School is more than a place to impart material. Above all, it is a space for social gathering and learning. “Working together, meeting, acting together – it was a matter of course in everyday school life for so long, until suddenly it was no longer a matter of course,” says Michaela Sambanis. The professor, who trains English teachers at Freie Universität Berlin, combines brain research with teaching in her work. For them, the topic of interaction has become a special concern in recent years.
Numerous studies show that human relationships within a classroom are key to enabling children and young people to learn successfully. Interaction is particularly relevant to language learning, says Michaela Sambanis. “What really matters and creates the learning atmosphere are the interactions that enable social closeness.” But the phenomenon of interaction is elusive. Can their dynamics be objectively sought?
So far it has been difficult to respond to what goes on in the minds of schoolchildren while they are in class. Until a few years ago, brain researchers only looked at the social processes in individual subjects watching other people. However, electronic encephalography (EEG) can now be used to measure the brain waves of multiple students at the same time and compare activity patterns as people interact with each other.
“Neural coupling” in the classroom
Such studies use portable EEG machines similar to classroom hoods, explains Sambanis. The goal is to “look” and observe the brain during the most natural possible contacts. The scientists found that the students’ brain signals synchronized with certain activities. This “neuronal coupling” manifests itself in the phases of productive activation of the group, for example during stimulating class discussions.
If an alignment of brain activation can be seen in several interacting schoolchildren, this is a measurable indication of involvement in the classroom. This in turn forms a good basis for the cognitive examination of the material taught. “The higher the synchronization with classmates, the less they allow themselves to be distracted”, explains the teaching teacher.
A look inside the leaders of a school class also shows that the more comfortable students feel in their class and with the teacher, the more likely they are to engage with the material and pay the necessary attention. The sense of belonging among the students, the famous “class atmosphere”, is fundamental to establish whether the brain is synchronized with the others in the class, explains Michaela Sambanis. “With that in mind, the question of whether community building activities waste valuable class time or whether a small amount of time is worth investing in them somehow answers itself.”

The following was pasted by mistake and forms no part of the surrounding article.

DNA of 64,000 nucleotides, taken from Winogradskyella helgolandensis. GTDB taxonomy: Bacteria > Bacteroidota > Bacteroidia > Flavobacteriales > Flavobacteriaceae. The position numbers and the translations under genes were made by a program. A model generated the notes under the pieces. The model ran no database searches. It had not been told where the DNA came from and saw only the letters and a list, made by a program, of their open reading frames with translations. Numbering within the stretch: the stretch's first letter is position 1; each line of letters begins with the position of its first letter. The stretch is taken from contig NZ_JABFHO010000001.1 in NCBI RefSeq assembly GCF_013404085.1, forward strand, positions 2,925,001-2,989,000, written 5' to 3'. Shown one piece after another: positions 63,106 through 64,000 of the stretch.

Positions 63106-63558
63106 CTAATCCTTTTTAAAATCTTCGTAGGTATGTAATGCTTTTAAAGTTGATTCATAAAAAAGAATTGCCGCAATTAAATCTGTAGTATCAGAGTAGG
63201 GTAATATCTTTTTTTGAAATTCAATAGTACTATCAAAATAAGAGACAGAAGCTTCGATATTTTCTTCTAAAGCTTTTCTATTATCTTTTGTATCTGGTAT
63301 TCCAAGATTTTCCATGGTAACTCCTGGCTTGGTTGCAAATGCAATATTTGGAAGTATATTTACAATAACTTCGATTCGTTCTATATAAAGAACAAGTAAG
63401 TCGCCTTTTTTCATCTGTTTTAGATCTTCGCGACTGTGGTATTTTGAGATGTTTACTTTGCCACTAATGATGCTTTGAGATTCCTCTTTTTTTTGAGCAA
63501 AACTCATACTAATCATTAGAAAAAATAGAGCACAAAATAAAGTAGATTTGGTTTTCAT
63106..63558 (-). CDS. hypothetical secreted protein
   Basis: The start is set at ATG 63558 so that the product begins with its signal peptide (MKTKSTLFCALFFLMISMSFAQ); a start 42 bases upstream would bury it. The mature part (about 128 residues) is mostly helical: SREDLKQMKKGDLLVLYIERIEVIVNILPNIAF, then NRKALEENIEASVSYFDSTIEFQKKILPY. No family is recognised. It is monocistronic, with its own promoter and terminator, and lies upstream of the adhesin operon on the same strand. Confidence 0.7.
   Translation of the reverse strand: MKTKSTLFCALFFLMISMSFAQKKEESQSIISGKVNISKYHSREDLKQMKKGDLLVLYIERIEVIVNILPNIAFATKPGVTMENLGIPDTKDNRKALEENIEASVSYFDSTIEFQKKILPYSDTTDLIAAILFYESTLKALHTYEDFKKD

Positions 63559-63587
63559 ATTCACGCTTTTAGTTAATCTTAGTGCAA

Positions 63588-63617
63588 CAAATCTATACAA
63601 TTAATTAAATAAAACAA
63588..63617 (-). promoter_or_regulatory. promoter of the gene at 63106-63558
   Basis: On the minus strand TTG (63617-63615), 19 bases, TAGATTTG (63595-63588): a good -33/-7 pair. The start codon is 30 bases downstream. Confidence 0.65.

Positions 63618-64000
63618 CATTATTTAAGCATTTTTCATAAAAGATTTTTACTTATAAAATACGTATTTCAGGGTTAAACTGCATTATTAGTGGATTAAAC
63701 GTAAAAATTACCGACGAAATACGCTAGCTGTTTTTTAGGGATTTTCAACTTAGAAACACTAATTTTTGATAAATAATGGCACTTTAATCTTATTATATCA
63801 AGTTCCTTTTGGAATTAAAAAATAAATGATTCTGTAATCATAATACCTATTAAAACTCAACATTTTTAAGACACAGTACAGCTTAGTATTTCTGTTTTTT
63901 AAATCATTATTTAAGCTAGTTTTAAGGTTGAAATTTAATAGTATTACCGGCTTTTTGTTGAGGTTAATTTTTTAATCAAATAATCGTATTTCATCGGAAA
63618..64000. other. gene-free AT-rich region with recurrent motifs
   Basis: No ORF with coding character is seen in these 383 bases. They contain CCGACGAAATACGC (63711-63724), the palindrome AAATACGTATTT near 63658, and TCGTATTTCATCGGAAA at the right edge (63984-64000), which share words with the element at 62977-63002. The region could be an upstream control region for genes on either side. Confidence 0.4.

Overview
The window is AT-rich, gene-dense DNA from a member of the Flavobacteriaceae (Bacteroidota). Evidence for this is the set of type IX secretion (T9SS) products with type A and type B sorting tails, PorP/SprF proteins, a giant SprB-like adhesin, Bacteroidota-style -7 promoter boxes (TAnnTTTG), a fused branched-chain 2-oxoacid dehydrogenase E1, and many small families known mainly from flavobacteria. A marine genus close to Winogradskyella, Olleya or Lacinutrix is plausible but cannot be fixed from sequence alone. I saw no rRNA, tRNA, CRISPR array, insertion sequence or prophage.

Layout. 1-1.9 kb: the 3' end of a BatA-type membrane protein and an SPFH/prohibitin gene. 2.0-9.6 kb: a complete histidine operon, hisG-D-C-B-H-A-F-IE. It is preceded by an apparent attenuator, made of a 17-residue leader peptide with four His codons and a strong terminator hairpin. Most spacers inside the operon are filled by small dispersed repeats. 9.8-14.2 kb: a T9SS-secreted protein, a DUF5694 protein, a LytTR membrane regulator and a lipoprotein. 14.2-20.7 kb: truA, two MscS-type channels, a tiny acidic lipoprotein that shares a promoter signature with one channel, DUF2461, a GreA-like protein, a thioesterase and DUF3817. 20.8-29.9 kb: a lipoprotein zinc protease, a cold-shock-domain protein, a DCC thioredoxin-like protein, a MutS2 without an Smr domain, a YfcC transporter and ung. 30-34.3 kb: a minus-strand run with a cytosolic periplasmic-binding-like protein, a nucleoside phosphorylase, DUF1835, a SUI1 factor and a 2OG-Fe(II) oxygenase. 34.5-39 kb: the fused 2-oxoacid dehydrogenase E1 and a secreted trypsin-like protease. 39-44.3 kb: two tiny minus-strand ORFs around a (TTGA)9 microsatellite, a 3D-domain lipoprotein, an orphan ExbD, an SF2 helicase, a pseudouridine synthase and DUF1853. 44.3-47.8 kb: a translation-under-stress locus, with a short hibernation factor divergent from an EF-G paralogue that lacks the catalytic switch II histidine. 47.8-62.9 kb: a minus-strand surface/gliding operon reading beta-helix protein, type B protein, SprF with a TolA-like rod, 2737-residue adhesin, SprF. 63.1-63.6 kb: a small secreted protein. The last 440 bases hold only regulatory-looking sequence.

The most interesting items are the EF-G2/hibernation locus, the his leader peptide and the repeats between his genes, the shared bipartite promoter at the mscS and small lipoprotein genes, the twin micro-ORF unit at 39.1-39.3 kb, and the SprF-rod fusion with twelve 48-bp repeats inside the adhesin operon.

Learn best through a positive learning atmosphere and social closeness
Pupils learn best when they learn with joy – this is an important conclusion of Sambanis’ work with teaching. A philanthropic phrase that probably most people working in the pedagogical professions would readily accept, not without adding a sigh: Yes, if it were that easy! But what can teachers do to create a positive learning atmosphere that allows for social closeness and cognitively activates students?
To find answers, Michaela Sambanis, together with Maik Walter, director of the Berlin adult education center in Friedrichshain-Kreuzberg, presented the publication “Make it work!”. The book combines neuroscientific findings and concrete tips for interactive teaching of foreign languages in secondary schools and presents activities that have been tried and tested in classroom practice.
One of the book’s three focal points deals with how online classes can be designed to be motivating and activating. Michaela Sambanis does not believe that digital teaching will be a thing of the past after the pandemic. “Many of the tips for interaction in digital lessons are not only applicable when schools are closed. Videoconferencing as a temporary supplement or substitute for face-to-face teaching can also contribute to school education in the future.”
Pay more attention to the emotional state of children
Regarding the discussion in German schools about “learning gaps” which must be closed quickly, Michaela Sambanis reminds us not to lose sight of the social dimensions of the school. Learning and creativity thrive in a relaxed atmosphere. It is therefore important to pay close attention to the emotional state of children and young people.